The Flash’s lightweight shell fabric is superb (see specifications). The micro-ripstop fabric is quite durable, very wind and water resistant, fairly breathable (calendering makes it stronger and downproof at the expense of some breathability), and has a soft hand. Western Mountaineering pays extremely close attention to details in the manufacture of the fabrics used in their products.
Overall, I found the Flash Jacket to be warm down to about freezing when inactive, and warm down into the teens when active. It performs equally well as a mid-layer and outer-layer. The jacket’s shell has a good DWR finish that effectively sheds snow and light rain, but it does wet through at the seams with extended exposure. The shell is adequately durable, but not bomber, and requires reasonable care to avoid snags and punctures. It’s also downproof; I experienced very little down leakage, even from the seams.
It’s important to note that I did not test the Flash in temperatures colder than 0 F, and that was only briefly on a cold morning at the igloo while getting ready to go skiing. On another occasion it was 9 F with a 12 mph wind après-ski, and I had to wear another jacket under the Flash to stay warm.
Is the WM Flash Jacket the perfect balance of warmth, light weight, and performance? In my opinion, it’s pretty darn close for the applications I have described. For summer backpacking in the mountains and spring/fall backpacking in the desert, where it’s not unusual for nighttime temperatures to drop down to freezing or below, the WM Flash Jacket is just right to provide the needed warmth with minimal weight.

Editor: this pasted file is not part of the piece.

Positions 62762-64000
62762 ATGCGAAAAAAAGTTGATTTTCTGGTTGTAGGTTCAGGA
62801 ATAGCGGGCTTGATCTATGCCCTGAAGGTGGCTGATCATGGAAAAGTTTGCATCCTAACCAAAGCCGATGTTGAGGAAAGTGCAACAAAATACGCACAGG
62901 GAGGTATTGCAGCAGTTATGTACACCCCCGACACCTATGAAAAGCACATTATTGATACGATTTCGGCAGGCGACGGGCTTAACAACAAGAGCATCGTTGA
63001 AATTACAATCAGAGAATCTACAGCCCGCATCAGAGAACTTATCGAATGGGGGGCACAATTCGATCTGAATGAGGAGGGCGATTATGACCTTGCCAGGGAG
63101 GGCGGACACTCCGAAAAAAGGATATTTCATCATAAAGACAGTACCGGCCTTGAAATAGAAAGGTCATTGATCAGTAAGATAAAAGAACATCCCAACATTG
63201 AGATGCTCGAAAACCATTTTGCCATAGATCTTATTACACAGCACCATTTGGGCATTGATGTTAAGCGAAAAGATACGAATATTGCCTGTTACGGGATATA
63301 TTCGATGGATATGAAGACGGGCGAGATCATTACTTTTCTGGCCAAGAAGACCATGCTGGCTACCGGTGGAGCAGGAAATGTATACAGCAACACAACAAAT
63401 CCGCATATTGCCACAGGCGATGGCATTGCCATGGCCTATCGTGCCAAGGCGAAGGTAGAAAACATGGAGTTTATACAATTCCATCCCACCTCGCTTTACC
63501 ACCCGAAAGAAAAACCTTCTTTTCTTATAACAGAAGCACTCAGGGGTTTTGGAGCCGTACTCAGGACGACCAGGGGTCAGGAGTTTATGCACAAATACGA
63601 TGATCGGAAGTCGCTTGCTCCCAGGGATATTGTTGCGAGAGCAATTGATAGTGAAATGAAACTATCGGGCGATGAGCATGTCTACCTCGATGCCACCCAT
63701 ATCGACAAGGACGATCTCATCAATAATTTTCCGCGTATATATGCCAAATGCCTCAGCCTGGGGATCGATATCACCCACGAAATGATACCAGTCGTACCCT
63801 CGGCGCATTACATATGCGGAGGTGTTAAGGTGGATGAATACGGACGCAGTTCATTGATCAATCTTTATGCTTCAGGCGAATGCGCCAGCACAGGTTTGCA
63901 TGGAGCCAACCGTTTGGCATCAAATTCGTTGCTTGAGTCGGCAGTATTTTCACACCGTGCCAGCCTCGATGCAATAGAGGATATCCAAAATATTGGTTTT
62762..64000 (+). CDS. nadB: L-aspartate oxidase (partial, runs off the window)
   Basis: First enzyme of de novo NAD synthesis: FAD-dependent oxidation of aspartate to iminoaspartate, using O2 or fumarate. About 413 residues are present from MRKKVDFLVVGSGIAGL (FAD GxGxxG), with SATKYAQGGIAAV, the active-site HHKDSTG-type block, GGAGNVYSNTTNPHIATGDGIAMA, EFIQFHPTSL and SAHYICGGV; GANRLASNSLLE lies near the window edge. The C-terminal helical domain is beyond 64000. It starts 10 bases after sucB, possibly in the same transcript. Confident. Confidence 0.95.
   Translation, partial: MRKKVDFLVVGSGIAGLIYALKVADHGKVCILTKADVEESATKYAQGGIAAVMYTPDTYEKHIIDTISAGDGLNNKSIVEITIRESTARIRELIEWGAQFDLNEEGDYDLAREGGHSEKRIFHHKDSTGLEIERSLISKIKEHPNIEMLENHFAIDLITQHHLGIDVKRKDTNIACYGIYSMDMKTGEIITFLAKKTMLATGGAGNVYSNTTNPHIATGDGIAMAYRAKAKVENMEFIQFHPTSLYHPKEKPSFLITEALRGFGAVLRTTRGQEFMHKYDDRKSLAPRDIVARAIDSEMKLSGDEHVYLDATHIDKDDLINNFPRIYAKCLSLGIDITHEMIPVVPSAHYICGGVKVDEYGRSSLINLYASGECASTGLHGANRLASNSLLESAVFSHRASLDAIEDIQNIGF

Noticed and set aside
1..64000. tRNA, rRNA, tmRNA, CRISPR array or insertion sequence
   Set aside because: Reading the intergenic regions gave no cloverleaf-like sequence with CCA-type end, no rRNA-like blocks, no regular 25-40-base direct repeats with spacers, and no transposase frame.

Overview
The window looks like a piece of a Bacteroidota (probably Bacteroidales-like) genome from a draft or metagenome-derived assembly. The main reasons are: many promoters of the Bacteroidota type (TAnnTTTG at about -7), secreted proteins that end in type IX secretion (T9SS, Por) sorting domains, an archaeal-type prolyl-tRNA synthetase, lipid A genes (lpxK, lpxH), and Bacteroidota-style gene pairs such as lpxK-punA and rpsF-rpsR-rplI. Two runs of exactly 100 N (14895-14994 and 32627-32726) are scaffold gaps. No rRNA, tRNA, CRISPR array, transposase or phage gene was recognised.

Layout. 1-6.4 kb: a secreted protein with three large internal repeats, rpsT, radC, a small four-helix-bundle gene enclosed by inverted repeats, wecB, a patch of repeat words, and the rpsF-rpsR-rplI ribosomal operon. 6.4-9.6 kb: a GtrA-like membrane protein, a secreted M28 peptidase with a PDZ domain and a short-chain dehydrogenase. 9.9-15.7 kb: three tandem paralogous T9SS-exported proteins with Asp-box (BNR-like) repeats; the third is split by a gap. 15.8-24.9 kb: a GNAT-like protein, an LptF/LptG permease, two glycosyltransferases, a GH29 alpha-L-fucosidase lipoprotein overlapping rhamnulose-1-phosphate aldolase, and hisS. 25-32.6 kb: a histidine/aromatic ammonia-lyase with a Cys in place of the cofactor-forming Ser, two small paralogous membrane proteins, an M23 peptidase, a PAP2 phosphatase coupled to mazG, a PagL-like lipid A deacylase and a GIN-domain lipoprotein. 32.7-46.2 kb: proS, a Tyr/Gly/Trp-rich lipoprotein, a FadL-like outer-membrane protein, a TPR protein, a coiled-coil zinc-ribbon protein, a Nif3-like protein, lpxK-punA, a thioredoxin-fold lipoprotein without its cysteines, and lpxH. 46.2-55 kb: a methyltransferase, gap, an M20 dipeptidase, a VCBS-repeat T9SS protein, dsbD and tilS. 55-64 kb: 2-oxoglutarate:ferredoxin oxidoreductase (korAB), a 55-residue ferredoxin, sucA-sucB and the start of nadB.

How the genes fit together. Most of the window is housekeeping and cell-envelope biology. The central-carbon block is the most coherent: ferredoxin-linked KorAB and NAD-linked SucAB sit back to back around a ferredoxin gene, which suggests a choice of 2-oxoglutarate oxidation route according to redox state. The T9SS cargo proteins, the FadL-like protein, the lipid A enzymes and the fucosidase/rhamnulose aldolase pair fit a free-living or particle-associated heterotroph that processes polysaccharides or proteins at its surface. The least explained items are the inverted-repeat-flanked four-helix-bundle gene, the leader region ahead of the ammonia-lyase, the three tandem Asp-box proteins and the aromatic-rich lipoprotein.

Similar jackets in this category would include the hoodless Montbell Ex-Light Down Jacket (6.3 ounces, $160), Montbell Down Inner Parka (7.4 ounces size M, $160), and the Nunatak SkahaPlus Pullover (9.6 ounces size M, $325). For me, the first two, containing 1.8 and 2.1 ounces of down, respectively, are barely warm enough for mountain backpacking, except in mid-summer. The SkahaPlus, with 5 ounces of down and baffled construction, is plenty warm and very light, but it’s also very pricey. Western Mountaineering seems to have done their homework well; the Flash Jacket is very close to the perfect balance of warmth, light weight, and performance.
Specifications and Features
|Western Mountaineering (http://www.westernmountaineering.com/)|
|2009 Hooded Flash Jacket|
|850+ fill power down, average fill weight 3 oz (85 g)|
|Shell is calendared 20d 0.9 oz/yd2 (30 g/m2) tightly woven high tear strength Dot-Ripstop nylon with DWR; lining is breathable downproof plain weave 20d taffeta|
|Sewn-through; attached hood; elastic binding on pockets, cuffs, front of hood, and hem|
|Insulated hood (no adjustors), full height lightweight reversed coil front zipper, down filled draft tube behind zipper, two insulated hand pockets|
|Size L tested. Front neck seam to hem 23.5 in (60 cm), rear body length 27 in (69 cm), tail dropped 2.5 in (6 cm), sleeves 35 in (89 cm)|
|Measured weight men’s L 10.5 oz (298 g), manufacturer specified average weight 9 oz (255 g)|
|Unisex XS-XL (women’s specific sizes and colors available in July 2009)|